(Last Updated On: April 29, 2016)
This is part of an ongoing series re-telling Brittany’s fourteener-skiing story. Look for the reports every Thursday, as part of a Throwback Thursday theme.
Lou Dawson first set the standards for skiing fourteeners. But as information, equipment, and people’s skills have improved, those standards have been raised. It is my opinion that Chris Davenport set the standards for skiing fourteeners in the last decade, and I believe that standard should be continued, or even bettered, for those who claim they are skiing all of the Colorado fourteeners since Davenport finished in 2006.
That said, there remains a bit of contention surrounding Mount Wilson, as it is not often that it comes into condition from the summit. But, when Chris Davenport skied it, Mount Wilson was in condition, and he was able to ski it from the top. During my first descent of Mount Wilson, I was not able to ski from the summit block, and was forced to walk about 40′. But, I personally think that to claim it as a true ski, you need to follow the Davenport standard and get this one from the summit. This is why I returned in April 2011 to claim a true descent, along with Matt Kamper and Kim Ross.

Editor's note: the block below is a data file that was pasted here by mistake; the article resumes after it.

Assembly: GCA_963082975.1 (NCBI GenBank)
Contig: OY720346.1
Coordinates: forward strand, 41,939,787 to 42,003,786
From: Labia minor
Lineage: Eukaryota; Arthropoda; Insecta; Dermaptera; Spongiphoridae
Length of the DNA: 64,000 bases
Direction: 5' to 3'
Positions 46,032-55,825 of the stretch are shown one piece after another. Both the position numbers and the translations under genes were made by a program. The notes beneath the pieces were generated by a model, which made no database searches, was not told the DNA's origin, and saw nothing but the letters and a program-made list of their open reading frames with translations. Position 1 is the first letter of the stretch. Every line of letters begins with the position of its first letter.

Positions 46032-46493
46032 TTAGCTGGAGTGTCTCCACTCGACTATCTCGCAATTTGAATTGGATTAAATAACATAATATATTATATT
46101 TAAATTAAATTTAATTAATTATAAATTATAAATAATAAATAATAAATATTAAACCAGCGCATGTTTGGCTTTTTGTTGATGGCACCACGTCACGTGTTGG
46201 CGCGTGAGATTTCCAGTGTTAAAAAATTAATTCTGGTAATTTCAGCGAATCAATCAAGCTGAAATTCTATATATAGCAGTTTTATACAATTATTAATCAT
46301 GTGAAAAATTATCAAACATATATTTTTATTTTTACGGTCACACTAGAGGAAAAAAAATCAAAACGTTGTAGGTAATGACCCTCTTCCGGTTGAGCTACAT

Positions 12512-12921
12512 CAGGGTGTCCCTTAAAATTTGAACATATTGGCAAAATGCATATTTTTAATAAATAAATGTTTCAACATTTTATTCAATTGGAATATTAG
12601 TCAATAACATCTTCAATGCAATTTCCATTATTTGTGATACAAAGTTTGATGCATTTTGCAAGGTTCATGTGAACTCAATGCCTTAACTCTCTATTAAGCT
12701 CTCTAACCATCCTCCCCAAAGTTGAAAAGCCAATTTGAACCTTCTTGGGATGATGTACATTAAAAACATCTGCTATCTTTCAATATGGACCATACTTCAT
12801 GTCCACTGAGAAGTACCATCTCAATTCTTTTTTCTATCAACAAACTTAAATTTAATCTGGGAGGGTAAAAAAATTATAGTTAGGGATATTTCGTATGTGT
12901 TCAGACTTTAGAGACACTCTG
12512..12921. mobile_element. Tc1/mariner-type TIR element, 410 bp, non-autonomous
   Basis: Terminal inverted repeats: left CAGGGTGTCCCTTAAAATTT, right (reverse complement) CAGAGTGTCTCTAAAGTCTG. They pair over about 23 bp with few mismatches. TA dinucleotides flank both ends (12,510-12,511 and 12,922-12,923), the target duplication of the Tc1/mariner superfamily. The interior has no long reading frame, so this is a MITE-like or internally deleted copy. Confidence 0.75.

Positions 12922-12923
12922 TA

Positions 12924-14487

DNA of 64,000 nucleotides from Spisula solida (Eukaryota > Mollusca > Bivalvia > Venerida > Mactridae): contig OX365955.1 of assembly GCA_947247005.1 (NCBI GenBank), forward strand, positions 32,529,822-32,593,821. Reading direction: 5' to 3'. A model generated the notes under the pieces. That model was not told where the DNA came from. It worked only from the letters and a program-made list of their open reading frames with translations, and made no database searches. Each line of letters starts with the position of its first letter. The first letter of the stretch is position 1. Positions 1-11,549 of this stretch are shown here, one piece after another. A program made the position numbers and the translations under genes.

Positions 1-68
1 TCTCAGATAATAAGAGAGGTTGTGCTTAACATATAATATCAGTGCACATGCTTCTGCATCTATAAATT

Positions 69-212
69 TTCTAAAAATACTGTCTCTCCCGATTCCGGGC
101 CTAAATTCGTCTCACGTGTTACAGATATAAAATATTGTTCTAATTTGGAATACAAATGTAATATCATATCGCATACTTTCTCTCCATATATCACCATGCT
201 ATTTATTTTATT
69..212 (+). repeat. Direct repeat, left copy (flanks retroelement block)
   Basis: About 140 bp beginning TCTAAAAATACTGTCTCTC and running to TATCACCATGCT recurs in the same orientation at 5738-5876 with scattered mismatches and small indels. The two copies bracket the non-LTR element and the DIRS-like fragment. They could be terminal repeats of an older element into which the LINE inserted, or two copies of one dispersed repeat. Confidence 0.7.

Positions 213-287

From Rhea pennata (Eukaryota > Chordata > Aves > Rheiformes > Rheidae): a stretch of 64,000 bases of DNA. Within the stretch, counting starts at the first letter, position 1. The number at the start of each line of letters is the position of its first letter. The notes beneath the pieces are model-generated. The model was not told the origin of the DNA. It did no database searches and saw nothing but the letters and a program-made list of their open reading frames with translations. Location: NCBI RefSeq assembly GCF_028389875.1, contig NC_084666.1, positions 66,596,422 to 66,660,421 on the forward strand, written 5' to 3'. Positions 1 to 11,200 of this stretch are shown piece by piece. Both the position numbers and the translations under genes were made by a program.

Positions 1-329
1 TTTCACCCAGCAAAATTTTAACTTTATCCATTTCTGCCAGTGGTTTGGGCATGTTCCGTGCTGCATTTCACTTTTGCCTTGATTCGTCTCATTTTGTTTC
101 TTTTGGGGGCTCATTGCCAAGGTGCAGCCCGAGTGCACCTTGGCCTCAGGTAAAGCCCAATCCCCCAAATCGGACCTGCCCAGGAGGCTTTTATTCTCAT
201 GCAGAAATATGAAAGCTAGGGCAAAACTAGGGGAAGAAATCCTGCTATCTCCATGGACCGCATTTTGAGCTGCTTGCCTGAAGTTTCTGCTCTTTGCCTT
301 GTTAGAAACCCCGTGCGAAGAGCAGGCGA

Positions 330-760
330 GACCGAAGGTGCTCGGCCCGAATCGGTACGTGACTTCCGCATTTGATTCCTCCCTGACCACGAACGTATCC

Since then, many others have skipped trying to ski the summit block altogether. I suppose it’s up to an individual’s personal standards. But, I feel that unless you have made turns from the true summit, you can’t claim this one – especially if your goal is to ski all of Colorado’s fourteeners.
Davenport certainly upped the standards for fourteener skiing, but I have watched them get degraded since in recent years. It is my hope that future fourteener-skiing finishers take a hard look at their summit skis and make sure to uphold the standards that have been set. These standards should be upheld as they make the goal just a little more challenging. Getting a line in condition is important, after all, and part of ultimately accomplishing the goal.
Below is a slightly modified version of my report for skiing mount Wilson, which would become my 52nd fourteener skied.